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Unconventional Wisdom: 2011 marked 40 years of publication for Foreign Policy, a span in which we’ve slain more than a few sacred cows. To commemorate this anniversary, 12 prominent thinkers — from Joseph Nye to Leslie Gelb — tackled issues where conventional wisdom has gone dangerously off the rails.
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Stories You Missed in 2011: It’s been a busy year for world events. With the Arab Spring, WikiLeaks, and the eurozone debt crisis sucking up the lion’s share of media attention, a number of important events — including India’s military buildup, the spread of Mexico’s drug war, and the problem with “peak camel” — flew below the radar.
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Is America Addicted to War? It’s been a bloody decade for the United States, which has found itself embroiled in stubborn insurgencies in Iraq and Afghanistan. But as President Barack Obama began his much heralded drawdown of U.S. combat forces, Stephen Walt argued that — for the United States — war is the rule, not the exception. Americans may like to think of themselves as a peaceful people, but stretching back to the original expansion of settlers across the continent, the United States has always been a warlike nation.
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The Cynical Dairy Farmer’s Guide to the New Middle East: Have you heard the old two-cow joke? During the days of the Cold War, it was used to describe the combating ideologies of the day. As readers struggled to understand the different Arab countries in revolt this year, Karim Sadjadpour updated the “Parable of the Isms” to apply to the modern Middle East. For example, “Saudi Arabia: You have two cows with endless reserves of milk. Gorge them with grass, prevent them from interacting with bulls, and import South Asians to milk them.”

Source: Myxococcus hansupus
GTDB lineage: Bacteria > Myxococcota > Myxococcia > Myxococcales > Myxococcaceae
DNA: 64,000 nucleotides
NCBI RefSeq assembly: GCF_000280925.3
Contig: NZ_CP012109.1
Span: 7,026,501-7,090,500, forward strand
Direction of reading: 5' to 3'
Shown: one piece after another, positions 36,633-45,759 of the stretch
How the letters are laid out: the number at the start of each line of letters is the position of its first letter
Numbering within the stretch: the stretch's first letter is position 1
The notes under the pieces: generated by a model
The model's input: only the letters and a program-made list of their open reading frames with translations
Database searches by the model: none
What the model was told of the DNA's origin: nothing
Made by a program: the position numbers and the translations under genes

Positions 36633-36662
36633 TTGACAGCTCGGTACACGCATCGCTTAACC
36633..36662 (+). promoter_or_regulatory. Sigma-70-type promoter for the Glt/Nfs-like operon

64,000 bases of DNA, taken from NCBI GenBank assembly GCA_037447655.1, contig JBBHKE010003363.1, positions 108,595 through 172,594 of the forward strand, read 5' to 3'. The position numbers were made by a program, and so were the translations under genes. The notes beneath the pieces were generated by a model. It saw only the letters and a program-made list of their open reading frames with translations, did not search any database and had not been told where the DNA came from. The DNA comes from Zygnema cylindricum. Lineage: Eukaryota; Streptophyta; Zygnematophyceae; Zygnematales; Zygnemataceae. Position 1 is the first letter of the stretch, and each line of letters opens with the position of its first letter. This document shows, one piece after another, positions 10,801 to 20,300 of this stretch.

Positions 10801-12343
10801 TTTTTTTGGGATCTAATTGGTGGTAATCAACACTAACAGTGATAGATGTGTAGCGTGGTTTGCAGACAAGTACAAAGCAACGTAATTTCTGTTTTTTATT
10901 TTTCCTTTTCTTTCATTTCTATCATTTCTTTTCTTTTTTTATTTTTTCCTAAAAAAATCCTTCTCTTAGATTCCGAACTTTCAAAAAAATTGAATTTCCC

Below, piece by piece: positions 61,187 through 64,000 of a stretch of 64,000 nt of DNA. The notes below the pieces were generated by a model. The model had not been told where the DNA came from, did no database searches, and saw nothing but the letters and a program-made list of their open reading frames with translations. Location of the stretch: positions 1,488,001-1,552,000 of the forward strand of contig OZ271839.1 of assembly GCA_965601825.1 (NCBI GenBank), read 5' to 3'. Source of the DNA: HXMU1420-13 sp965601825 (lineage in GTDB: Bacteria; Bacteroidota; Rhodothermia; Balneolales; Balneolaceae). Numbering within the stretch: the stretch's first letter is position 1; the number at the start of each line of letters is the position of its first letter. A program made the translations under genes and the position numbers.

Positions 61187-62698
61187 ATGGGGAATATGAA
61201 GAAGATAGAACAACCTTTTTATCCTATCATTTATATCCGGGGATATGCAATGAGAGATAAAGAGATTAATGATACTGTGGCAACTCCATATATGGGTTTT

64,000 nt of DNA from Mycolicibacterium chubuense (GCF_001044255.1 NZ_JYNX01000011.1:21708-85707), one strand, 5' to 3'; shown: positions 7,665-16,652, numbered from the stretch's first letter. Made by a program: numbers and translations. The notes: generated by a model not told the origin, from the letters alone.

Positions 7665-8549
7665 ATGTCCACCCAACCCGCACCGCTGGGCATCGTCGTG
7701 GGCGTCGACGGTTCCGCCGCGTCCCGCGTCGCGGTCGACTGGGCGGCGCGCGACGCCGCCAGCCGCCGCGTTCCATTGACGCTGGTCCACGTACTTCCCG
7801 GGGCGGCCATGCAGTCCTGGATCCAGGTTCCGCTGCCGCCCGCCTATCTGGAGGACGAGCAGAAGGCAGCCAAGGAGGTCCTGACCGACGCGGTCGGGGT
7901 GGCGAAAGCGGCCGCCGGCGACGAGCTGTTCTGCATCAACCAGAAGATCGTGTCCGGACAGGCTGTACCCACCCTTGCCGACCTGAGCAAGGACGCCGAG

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Making Fun of Pharaoh: Just 12 months ago, Issandr Amrani bemoaned the stability of Hosni Mubarak’s regime in an article that described the jokes Egyptians told about their octogenarian president. But even the most prescient author couldn’t have foreseen how, just a few weeks later, these subversive jibes would be transformed into a movement that was no joking matter. As Egyptians work to rebuild their country and sweep away the remnants of Mubarak’s regime, it’s amazing the difference a year makes.
By Issandr El Amrani
How Goldman Sachs Created the Food Crisis: Wall Street greed has long been blamed for the financial collapse and the moribund state of the U.S. economy, but that’s not the only evil it had a hand in. Food writer Frederick Kaufman argues that Goldman Sachs caused the spike in global food prices by devising a derivative that allowed traders to manipulate the food market.
Worst. Congress. Ever.: The U.S. government reached new heights of dysfunction in 2011, as a dispute over the debt ceiling raised the specter, for the first time in history, that the United States might default on its debt. Not even a last-minute deal could prevent the credit rating agency Standard & Poor’s from taking the extraordinary step of downgrading long-term U.S. debt. Norman Ornstein, who has covered Capitol Hill for four decades, reminded FP readers that their memories weren’t failing them — this year has marked, even by Washington’s standards, a low point for effective governance.